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Members include Dave Amato, guitar; KevinCronin (born October 6, 1951, in Evanston, IL),vocals;Neal Doughty, (born July 29, 1946, in Evanston, IL,core member), keyboards; Alan Gratzer, (born November 9, 1948, in Syracuse, NY, core member), drums; BruceHall (born May 3, 1953, in Champaign, IL),bass; Jesse Harms (joined in 1991), keyboards; BryanHitt, drums; Graham Lear (joined in 1990), drums;Terry Luttell, vocals; Michael Murphy,vocals; Greg Philbin, bass; Gary Richrath,(born October 18, 1949, in Peoria, IL), guitars, vocals. Addresses: Record company-Epic, P.O. Box 4450, New York, NY, 10101-4450.
REO Speedwagon emerged from Champaign, Illinois in the early 1970s with an amiable, if unremarkable, brand of pop-laced hard rock that failed to gain either commercial or critical recognition for nearly a decade. In 1977, the group finally earned their first gold record with YouGet What You Play For, a live album that captured the sound that the band had been delivering doggedly around the Midwest. Several years later, REO Speedwagon's Hi-Infidelity became one of the biggest selling rock albums of the decade, entering the number one chart position on three separate occasions. However, the group's shift towards middle-of-the-road ballads, while probably the key to REO's new found fame, did not impress critics any more than had earlier material. After releasing several more albums, REO Speedwagon slid back into the obscurity of regional touring.
REO Speedwagon was formed on the campus of the University of Illinois by drummer Alan Gratzer and keyboard player Neal Doughty in 1968, who for the most part would remain the core of the band throughout years of line up changes. Rounded out by bassist Greg Philbin, guitaris tGary Richrath, and vocalist Terry Luttrell, the band had become a fixture at local venues whe nthey were noticed by agent Irving Azoff. After Azoff was able to slate the group as the opening act on a number of Midwestern tour bills, most notably with Bob Seger, REO had gained enough stature to cut their self-titled debut album for Epic. Although the record captured the rollicking fun of live bar music, REO Speedwagon produced no hits and flew underneath the radar of most critics.
Until the late 1970s, there was little that distinguished each REO album from the next, aside from an occasional replacement of a member. The most important of these was Kevin Cronin, who took over as lead vocalist with R.E.O./T.W.O., the group's sophomore effort released in 1972. Cronin departed after that album but returned in 1975 to relieve substitute Michael Murphy. Although Cronin's style of singing is not recognized for its innovations, his knack for writing ballads later became an integral part of the band's commercial day in the sun. Still, although they borrowed their name from a fast-paced fire truck, REO Speedwagon was slow in reaching thecharts.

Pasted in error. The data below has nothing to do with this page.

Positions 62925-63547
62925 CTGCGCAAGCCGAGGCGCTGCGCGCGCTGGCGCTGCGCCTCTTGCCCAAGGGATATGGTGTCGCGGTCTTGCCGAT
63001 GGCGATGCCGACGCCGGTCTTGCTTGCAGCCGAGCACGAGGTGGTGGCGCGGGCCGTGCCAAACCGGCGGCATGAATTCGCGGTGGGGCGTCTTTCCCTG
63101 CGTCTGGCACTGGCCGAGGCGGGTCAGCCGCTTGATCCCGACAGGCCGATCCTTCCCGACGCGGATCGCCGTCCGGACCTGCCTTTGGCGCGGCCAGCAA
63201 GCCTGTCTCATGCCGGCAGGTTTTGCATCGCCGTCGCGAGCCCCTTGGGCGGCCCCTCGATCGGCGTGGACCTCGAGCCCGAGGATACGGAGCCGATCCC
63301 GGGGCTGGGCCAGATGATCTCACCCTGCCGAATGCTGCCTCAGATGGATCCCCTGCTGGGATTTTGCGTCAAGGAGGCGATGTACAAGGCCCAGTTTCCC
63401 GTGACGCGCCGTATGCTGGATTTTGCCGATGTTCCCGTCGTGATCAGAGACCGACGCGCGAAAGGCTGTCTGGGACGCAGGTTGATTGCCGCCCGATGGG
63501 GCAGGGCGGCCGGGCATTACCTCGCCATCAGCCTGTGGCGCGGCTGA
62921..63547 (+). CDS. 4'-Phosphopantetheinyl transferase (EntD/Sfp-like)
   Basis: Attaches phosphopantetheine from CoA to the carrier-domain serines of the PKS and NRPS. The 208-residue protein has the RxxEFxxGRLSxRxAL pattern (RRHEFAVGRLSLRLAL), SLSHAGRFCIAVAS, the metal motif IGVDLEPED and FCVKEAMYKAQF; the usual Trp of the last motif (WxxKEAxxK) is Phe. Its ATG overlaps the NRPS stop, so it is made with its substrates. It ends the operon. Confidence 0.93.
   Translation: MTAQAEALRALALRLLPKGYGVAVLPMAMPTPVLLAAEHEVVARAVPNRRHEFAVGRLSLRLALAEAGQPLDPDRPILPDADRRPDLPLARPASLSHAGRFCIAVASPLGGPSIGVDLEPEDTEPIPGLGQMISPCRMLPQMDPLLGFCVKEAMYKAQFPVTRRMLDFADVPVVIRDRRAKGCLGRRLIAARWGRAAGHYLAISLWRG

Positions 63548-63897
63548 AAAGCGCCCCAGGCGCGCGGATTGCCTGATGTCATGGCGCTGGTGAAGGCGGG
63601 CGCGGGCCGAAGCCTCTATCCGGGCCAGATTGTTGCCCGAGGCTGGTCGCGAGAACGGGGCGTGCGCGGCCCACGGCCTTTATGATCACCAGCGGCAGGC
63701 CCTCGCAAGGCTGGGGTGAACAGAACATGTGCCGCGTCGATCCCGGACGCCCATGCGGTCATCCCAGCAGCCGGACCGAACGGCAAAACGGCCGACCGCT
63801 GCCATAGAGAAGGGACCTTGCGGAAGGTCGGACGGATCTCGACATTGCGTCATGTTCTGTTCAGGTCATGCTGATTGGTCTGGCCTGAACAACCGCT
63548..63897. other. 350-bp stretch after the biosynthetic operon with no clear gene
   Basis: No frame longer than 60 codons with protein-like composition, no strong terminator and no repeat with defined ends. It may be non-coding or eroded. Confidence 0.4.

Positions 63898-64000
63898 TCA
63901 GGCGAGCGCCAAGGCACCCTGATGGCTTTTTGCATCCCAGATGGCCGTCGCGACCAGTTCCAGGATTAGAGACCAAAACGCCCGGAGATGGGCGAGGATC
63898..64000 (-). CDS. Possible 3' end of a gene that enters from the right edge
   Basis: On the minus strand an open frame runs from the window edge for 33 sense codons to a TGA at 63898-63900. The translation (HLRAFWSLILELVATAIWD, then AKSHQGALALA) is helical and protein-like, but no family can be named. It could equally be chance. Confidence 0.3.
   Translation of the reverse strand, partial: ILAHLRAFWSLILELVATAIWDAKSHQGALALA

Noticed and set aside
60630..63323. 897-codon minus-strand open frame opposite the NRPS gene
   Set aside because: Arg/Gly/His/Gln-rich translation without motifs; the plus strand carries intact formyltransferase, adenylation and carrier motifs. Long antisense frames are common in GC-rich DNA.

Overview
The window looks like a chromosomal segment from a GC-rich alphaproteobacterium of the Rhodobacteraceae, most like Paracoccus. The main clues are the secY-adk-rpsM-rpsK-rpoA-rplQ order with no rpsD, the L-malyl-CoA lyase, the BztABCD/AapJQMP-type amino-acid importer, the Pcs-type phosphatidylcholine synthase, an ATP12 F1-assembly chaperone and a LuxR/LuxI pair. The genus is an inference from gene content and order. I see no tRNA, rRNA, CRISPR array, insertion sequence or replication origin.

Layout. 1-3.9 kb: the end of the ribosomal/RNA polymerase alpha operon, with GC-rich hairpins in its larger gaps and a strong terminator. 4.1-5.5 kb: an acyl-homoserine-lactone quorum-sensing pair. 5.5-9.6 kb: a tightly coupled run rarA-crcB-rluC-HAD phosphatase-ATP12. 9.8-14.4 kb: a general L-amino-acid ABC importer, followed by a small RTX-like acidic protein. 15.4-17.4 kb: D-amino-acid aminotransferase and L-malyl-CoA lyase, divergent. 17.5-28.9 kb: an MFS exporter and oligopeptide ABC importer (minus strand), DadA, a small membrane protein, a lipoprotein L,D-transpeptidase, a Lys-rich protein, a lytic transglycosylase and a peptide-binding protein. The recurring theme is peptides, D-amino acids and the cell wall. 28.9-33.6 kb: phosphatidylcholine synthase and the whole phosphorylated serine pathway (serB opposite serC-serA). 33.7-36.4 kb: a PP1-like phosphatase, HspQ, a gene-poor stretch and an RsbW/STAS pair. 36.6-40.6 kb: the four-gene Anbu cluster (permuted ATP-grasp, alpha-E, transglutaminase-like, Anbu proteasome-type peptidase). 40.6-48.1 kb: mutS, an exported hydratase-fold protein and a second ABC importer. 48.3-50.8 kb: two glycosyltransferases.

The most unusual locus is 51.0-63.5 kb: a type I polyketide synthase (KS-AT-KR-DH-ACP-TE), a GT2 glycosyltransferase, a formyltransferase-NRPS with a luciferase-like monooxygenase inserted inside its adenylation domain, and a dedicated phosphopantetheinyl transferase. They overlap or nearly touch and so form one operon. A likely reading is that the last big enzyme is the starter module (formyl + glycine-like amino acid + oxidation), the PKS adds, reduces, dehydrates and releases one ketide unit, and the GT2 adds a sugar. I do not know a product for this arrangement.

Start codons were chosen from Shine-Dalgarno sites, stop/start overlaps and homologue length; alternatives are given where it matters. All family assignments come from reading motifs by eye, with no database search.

Oddly enough for a group that had not yet warmed the public over with studio favorites, REO at long last achieved their first gold album with the two-record live effort, You Get What YouPlay For, released in 1977. With Cronin and Richrath taking over at the production helm, the group capitalized on Play For's momentum with the whimsically titled studio album You Can TuneA Piano But You Can't Tuna Fish in 1978. The record was REO's first to produce a million-selling single, "Roll With the Changes," and tempered the group's hard rock leanings with catchier, pop-oriented hooks. With the subsequent release of Nine Lives in 1979, it grew clear that this fusion was the group's new direction.
Found National Success at Last
While REO's transformation into easy to take pop-rock balladeers began to rack points with audiences, it was clear that critics saw the band's newfound success to be indicative of the public'sembrace of bland, unimaginative music. As the 1980 release Hi-Infidelity made itself comfortable in the number one album slot for almost five months, selling over six and a half million copies, music journalists gave REO kudos, grudgingly. J.D. Considine's comments written for Rolling Stone in July of 1981 are representative. "For the most part, the formula REO Speedwagon follows is simple and dependable. Kevin Cronin croons a melodic, slightly nave pop song, underpinned by strumming acoustic guitars and a lot of echo. Classic MOR [middle-of-the-road]production, except that instead of strings there's the familiar crunch of Richrath's guitar. In a way, it's almost too neat-the most obvious something-for-everyone formula since [1970s bubblegum pop group] the Partridge Family."
In addition to the hooky nature of Hi-Infidelity's songs, the inclusion of ballads was also decisive in the band's turn toward success, as the slow-tempo "Keep On Loving You" and "TakeIt On The Run" were the biggest of the album's four chart hits. REO themselves attributed the change in popularity simply to hard work and maturity. When asked by the skeptical Stereo Review critic Steve Simels why it was only after a decade that REO caught on, Cronin replied,"Because we're better songwriters. I don't think, five years ago, I could have written 'Keep OnLoving You.' Plus, we've gotten better as producers. This time out, we had a chance to really rehearse the album before we did it, to really learn the songs."